“For me it was pretty easy to be a PA because it was quick. Two years seemed pretty doable for me. It offered me the opportunity to work in multiple specialties which I liked at that time because I wasn’t exactly sure that I wanted to be in psychiatry. The GRE also seemed more doable than the MCAT for me. I also liked that there wasn’t a residency requirement for PA school. I really liked that I could get this degree and then start working right away. I wanted to stay in the sciences. I wanted to help people. I wanted to be financially independent and be able to have a good income. I think it was a pretty easy decision for me to go into the PA track.” 

Valentina on the importance of mentoring for a PA:

“A piece of advice about post-PA school is that you really want to find a job where you will be taught. There are a ton of opportunities for PAs out there, and they seem really appealing. They’re going to throw a lot of money at you, and just be careful that they don’t throw you out to the wolves because PA school is really fast. You’re getting this degree with the hope that you’ll be trained really well at your first job, but if you aren’t, you’re gonna have a huge stunt in your growth. It’s really important to have a mentor: someone that you can ask questions to, someone that is expecting you to not know what you’re doing. If it’s a good growth opportunity, that might be better than a more appealing pay stub at the end of the day because if you get good training, you can go anywhere.”

Employer Spotlight: Michael Reynolds (MPA ’21) at HealthJoy

The Health Care & Science (HCS) Career Community wants to introduce students to a wide range of careers. Students may be familiar with popular clinical roles (e.g., nurse, physician, veterinarian), but less familiar with jobs like healthcare data analytics, health administration, or biotech research.  

HealthJoy is an app that aims to improve the healthcare experience by guiding users to accessible professionals and resources. In this interview, Debbie Kaltman (HCS Employer Engagement Specialist) spoke with Michael Reynolds (MPA ‘21) to learn about his educational and career journey, his insights to students about making career changes, and his current role as a Customer Success Operations Manager.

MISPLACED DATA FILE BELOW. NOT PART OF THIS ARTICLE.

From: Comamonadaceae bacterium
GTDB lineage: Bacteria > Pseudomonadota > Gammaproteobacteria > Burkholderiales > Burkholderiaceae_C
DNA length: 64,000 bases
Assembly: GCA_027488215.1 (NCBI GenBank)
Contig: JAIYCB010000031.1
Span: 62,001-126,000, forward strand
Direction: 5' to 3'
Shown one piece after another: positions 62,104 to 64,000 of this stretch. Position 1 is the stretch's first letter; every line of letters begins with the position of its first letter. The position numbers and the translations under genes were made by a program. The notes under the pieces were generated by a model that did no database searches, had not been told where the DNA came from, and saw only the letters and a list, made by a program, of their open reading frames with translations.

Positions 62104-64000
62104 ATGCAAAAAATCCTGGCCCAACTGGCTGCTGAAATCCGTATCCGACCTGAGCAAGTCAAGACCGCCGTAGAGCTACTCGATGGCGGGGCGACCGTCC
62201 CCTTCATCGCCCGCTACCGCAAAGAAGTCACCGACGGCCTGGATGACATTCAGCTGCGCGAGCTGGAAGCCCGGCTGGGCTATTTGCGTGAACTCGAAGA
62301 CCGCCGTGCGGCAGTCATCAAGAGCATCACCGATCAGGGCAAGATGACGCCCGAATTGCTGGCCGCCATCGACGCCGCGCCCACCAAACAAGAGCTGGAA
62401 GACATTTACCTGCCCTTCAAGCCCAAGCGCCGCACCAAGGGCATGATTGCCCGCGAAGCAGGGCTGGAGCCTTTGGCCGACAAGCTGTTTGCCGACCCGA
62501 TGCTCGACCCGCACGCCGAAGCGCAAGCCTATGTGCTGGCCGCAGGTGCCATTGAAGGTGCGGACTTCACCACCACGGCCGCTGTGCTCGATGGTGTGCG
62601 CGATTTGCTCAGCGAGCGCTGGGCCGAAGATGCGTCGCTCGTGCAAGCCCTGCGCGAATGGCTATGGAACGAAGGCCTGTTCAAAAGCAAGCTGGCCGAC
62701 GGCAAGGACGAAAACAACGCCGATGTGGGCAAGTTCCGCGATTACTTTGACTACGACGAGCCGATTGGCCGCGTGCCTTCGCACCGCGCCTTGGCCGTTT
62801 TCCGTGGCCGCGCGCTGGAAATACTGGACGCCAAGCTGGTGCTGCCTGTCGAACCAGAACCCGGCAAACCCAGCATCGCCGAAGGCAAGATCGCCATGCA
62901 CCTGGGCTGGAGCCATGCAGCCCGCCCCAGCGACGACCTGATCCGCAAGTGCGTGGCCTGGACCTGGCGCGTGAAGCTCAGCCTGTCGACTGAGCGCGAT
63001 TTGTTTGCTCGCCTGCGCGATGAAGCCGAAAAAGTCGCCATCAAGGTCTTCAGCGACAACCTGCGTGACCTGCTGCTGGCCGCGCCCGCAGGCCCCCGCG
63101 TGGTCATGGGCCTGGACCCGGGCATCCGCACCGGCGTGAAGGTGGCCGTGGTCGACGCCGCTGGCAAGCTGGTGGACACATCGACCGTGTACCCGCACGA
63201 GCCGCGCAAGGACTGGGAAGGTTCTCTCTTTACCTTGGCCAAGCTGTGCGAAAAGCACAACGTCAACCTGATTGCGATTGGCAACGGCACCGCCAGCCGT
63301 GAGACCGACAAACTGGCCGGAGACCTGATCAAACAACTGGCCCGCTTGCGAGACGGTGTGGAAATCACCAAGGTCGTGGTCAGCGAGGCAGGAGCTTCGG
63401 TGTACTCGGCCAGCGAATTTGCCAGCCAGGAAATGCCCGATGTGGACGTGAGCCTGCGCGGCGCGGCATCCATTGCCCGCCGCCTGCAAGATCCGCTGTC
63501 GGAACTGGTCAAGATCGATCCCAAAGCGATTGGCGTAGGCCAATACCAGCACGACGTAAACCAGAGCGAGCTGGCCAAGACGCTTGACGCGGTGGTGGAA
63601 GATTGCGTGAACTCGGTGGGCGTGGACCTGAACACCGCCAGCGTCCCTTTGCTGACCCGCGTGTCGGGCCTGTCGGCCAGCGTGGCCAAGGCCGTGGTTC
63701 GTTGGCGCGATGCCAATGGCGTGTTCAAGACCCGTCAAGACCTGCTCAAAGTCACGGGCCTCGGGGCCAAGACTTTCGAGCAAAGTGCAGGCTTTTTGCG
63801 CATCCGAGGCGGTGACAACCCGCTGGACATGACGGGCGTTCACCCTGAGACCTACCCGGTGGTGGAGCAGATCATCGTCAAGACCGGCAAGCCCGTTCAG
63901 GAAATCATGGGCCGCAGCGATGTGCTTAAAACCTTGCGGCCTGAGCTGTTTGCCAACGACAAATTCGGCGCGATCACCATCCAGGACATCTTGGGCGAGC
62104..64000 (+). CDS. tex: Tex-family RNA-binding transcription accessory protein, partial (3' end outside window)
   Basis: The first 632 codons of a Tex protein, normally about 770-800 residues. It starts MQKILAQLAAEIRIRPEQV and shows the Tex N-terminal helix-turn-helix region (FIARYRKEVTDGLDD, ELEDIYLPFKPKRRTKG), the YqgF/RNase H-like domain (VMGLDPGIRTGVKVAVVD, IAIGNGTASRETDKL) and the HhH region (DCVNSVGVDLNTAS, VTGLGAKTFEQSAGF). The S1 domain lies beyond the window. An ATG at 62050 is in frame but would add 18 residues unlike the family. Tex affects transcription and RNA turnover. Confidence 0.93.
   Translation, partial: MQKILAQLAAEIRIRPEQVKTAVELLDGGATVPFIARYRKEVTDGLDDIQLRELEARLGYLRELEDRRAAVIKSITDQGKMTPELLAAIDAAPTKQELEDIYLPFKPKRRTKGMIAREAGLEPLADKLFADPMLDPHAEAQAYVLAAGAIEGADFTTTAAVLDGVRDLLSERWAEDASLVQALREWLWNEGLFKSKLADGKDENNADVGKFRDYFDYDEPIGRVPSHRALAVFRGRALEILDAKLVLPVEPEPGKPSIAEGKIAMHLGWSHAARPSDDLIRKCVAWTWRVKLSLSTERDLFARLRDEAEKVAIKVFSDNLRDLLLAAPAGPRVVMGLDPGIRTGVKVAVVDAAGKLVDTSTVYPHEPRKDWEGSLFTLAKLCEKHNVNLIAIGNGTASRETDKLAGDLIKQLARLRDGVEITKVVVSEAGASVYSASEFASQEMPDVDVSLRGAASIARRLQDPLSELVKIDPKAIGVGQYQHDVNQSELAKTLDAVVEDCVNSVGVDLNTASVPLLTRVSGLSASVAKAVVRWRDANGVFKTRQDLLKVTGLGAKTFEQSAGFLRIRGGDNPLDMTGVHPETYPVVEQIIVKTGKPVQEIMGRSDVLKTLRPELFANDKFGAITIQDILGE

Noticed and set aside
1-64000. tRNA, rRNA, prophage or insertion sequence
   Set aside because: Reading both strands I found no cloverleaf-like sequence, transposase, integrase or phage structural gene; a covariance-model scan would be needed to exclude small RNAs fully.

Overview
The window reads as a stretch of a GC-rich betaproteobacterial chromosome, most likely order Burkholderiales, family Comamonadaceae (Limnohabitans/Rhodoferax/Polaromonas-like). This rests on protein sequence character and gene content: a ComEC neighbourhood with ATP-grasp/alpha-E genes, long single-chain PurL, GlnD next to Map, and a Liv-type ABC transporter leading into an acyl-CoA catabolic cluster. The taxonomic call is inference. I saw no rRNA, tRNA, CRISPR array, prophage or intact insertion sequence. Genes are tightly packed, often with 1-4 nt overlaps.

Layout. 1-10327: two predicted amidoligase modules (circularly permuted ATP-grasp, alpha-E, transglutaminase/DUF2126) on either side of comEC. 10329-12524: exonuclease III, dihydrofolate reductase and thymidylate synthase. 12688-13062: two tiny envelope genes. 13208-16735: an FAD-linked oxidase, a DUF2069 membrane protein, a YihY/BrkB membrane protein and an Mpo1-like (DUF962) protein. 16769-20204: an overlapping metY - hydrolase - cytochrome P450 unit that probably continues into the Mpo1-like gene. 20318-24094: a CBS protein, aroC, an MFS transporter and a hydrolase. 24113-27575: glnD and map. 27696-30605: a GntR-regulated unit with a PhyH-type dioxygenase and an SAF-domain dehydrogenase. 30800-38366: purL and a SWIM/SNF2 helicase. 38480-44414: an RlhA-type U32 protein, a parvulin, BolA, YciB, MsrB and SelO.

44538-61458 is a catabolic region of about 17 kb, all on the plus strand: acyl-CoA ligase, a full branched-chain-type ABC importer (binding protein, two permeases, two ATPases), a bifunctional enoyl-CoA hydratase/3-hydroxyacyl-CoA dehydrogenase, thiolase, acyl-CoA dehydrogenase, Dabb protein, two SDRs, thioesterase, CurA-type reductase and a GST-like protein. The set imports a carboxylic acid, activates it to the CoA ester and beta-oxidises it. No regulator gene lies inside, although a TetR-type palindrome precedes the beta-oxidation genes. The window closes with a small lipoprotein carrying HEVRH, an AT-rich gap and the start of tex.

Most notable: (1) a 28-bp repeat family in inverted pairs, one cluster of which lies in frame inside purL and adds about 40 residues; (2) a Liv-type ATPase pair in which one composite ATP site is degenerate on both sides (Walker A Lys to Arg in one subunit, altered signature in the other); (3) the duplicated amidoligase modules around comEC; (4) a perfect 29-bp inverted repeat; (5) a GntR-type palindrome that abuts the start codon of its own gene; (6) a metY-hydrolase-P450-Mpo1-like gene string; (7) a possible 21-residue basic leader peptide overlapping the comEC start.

Michael’s passions for learning as much as he can, building relationships with people, and supporting others have helped him grow in his professional goal of being a public servant. His career journey brought him to different professional industries — including theatre (fun fact: Michael has a BFA in Playwriting!), retail sales, and healthcare — and they all allowed him to explore his broader passions. As a Customer Success Operations Manager, Michael analyzes customer data and feedback to solve problems, improve their services, and help build the platform. This data-centered role is a professional pivot from Michael’s previous work in customer relations and success, but he views it as an opportunity to continue learning. Michael continues to seek experiences where he can build meaningful relationships and help others.

Michael’s advice to current students: “What you study in undergrad does not dictate what your career will look like. Taking advantage of the communities around you can be helpful. Volunteer, network… see what’s going on in the world around you, and see where your passions take you!”

Lessons for 2020 Grads from 2008 Grads

For 2020 graduates, the job search looks drastically different than it did even three months ago. Every day more and more questions are presented. How do I navigate hiring freezes? How can I still gain experience and leverage my skills? What resources are out there during this time? While the current state of the world is a public health crisis, the job market has many similarities to that of the 2008-2009 recession. We interviewed three DePaul alumni who graduated amidst the recession to learn how they navigated the job market and leveraged their skills and adapted to the changes. 

  • Matt Isaia, who graduated from DePaul in 2008 with a B.A. in English and currently works as the Electronic Resources Librarian at the University of Saint Mary of the Lake.
  • Mostafa Radwan, who graduated from DePaul in 2009 with a Masters in Computer Science and is currently a Solutions Architect at Docker Inc. 
  • Tara Genovese, who graduated with a B.A. in International Studies from DePaul in 2008 and currently works as a Social Worker at Fresenious Medical Care.